Melt and pour

From Wikipedia, the free encyclopedia
Jump to navigation Jump to search

Melt and Pour soap crafting is a process often used by soapmakers, both for large scale (commercial) and small scale (domestic, artisanal) manufacture. Small scale artisan soap makers find "melt and pour" production useful when trying out new product lines. The process differs from the cold process or hot process in utilising a pre-manufactured solid soap base which has already undergone saponification, so the soap maker does not need to handle caustic alkali, i.e. lye.

Method[edit]

A commercially acquired "melt and pour" soap base is melted in a pan or commercial melting vessel, using direct heat, or in a water jacket melting pot, (large double boiler or "bain marie"), and re-solidifies as it cools. Domestically, a microwave oven can be used for melting small quantities of the base. Additions can be added at the still-hot liquid stage, such as fragrance, fragrant essential oils, moisturizing agents, colorants, or exfoliating agents, e.g. poppy seeds, coffee grounds or pumice, along with coloured micas, metallic glitter, honey and flower heads. The liquified concoction can be poured into individual molds, tray molds, or blocks. Molds are made of metal or, more commonly, from reinforced silicone rubber, allowing artisans to make their own molds using a two-part mold kit. Upon cooling, the soap can be removed from the molds as individual soaps, or as blocks for slicing into bars. Layers of different colors, or transparent layers, can be built up, or pre-cast embeddable soap shapes, called embeds, can be set into the soap during moulding to produce novel patterns. Melt and pour bases can be transparent or opaque, and are sometimes enriched with products like goat's milk or shea butter to add value. The small-scale process lends itself to bespoke manufacture; a single soap bar can be individually manufactured if desired.

Other considerations[edit]

Some soapmakers prefer "melt and pour" because the process is simple and safe, allowing the soapmaker to concentrate more on the aesthetic aspects of soap making. Because it avoids the need to handle lye, a hazardous and very caustic chemical, it is a hobby even children can enjoy under adult supervision. Unlike cold-processed soap, which requires a period of "curing" to allow saponification to complete and excess water to evaporate, the "melt and pour" process is completed once the base has cooled and hardened. The meltable base is usually naturally rich in glycerine, a by-product of saponification which has humectant and emollient properties, whereas commercial soap bars have often had this component removed.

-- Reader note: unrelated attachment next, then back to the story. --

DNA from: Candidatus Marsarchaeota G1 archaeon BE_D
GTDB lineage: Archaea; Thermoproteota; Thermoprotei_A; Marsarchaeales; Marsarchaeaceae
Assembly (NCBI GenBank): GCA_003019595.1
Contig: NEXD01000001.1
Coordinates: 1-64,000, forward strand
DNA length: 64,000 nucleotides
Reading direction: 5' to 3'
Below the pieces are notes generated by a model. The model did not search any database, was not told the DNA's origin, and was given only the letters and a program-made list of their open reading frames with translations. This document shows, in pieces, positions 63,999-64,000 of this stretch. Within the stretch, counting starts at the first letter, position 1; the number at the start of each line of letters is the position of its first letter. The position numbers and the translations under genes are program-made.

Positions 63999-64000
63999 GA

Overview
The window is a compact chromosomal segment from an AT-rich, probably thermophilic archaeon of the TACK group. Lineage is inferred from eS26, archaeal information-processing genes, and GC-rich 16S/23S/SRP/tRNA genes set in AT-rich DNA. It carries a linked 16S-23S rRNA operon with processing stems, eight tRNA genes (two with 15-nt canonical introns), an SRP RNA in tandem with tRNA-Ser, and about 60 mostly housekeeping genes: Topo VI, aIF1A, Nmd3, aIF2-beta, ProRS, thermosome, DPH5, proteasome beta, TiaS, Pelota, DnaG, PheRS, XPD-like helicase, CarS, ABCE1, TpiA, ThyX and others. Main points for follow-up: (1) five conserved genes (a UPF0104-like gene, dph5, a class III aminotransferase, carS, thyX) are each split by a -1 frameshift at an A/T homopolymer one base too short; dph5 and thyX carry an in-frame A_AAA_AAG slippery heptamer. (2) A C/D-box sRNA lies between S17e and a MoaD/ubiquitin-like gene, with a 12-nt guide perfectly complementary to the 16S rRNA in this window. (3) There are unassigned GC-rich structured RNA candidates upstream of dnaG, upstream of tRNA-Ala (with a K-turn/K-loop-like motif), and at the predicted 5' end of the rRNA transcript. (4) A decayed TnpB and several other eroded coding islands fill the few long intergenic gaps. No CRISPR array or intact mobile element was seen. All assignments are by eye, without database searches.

As with the rebatching method, it can be considered a misnomer to refer to the melt and pour process as soap making. The process has much in common with candle making using meltable wax which, using a similar process, can be scented, dyed and shaped on a small or large scale of production. Adding value to a melt and pour soap base involves augmentation by colouring, scenting, shaping and wrapping the bars, but the general characteristics of the soap, such as transparency or opacity, lathering, pH, fat content and hardness, will be implicitly those of the manufactured base. Melt and pour does not give the soaper complete control over the ingredients; for example, over the choice of fat to use. Conventional cold process or hot process soaps do not melt readily once they have saponified; the exceptions are clear glycerin soaps, and white soap made from white coconut oil. Melt and pour bases are typically manufactured from these types of soap.[citation needed]

Other processes used by soapers are cold process, hot process and rebatching.